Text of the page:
So HIV, avian flu, SARS — another disease that emerged from the bush-meat trade, this time in the cities of southern China, and spread around the world with frightening speed. This is the future of disease…
TD: …and slumification.
Davis: Yes, disease in a world of slums. Something like the avian flu’s spread to humanity is almost inevitable, given the combination of the global slum and large-scale shifts in the ecology of humans and animals. What’s more troubling than the mere threat of a disease like avian flu, though, is the reaction to it — an immediate hoarding of vaccines and anti-virals, an exclusive focus on protecting the health of populations in a handful of rich countries which also monopolize the production of these lifeline medicines. In other words, the almost reflexive abandonment of the poor without a second thought. If avian flu happened not this year, but five years from now, the difference would be in the degree of protection in the United States, Germany, or England. The poor would be in the same place, particularly Africans who are most at risk because the HIV holocaust creates a population optimally susceptible to other infections.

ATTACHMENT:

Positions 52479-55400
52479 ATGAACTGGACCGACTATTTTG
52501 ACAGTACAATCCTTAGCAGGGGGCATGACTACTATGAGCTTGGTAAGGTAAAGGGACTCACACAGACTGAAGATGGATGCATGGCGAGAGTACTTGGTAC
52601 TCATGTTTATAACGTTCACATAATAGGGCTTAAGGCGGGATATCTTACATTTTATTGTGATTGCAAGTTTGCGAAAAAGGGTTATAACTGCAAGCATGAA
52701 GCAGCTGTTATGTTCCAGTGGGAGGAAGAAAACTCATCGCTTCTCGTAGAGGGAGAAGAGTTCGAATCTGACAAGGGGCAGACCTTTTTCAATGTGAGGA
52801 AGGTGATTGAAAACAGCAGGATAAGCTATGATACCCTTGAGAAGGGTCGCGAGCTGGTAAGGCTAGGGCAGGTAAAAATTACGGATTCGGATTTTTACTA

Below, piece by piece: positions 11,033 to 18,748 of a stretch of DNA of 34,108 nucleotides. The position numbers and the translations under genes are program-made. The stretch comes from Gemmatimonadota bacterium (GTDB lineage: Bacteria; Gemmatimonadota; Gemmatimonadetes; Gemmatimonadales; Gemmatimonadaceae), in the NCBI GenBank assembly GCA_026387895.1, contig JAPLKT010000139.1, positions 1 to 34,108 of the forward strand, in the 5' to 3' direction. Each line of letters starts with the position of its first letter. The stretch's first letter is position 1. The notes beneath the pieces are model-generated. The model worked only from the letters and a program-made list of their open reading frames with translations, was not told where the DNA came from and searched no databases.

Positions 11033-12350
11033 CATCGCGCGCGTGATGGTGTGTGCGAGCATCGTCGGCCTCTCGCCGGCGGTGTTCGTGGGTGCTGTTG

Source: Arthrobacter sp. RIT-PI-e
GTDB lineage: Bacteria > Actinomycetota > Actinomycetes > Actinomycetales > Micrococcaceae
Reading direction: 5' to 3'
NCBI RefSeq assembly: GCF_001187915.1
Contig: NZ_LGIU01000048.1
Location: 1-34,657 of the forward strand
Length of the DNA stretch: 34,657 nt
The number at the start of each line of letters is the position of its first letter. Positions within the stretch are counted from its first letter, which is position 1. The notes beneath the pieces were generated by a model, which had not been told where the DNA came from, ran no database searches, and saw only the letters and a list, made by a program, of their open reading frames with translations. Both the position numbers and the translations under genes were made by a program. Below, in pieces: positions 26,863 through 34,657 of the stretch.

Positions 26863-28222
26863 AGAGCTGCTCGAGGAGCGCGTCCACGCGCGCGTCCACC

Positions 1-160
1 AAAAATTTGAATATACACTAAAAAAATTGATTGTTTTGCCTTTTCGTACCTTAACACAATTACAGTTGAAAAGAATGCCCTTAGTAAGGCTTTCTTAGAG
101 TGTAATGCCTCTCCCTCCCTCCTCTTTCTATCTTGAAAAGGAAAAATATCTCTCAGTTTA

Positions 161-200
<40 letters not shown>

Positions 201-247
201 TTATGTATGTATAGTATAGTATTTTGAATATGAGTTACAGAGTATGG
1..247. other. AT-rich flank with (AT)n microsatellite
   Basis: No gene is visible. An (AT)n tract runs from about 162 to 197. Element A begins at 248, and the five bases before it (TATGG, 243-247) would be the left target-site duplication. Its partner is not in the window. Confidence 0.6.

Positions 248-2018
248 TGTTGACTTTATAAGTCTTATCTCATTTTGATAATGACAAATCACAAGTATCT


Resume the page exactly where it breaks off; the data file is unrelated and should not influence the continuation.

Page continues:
TD: So that’s one potential exchange between the imperial city and the slum city. The other virulent exchange is of violence, our wars on terror, drugs, whatever. I mean if you think about Vietnam and then Iraq, the jungle quite literally becomes the slum city in the annals of modern war.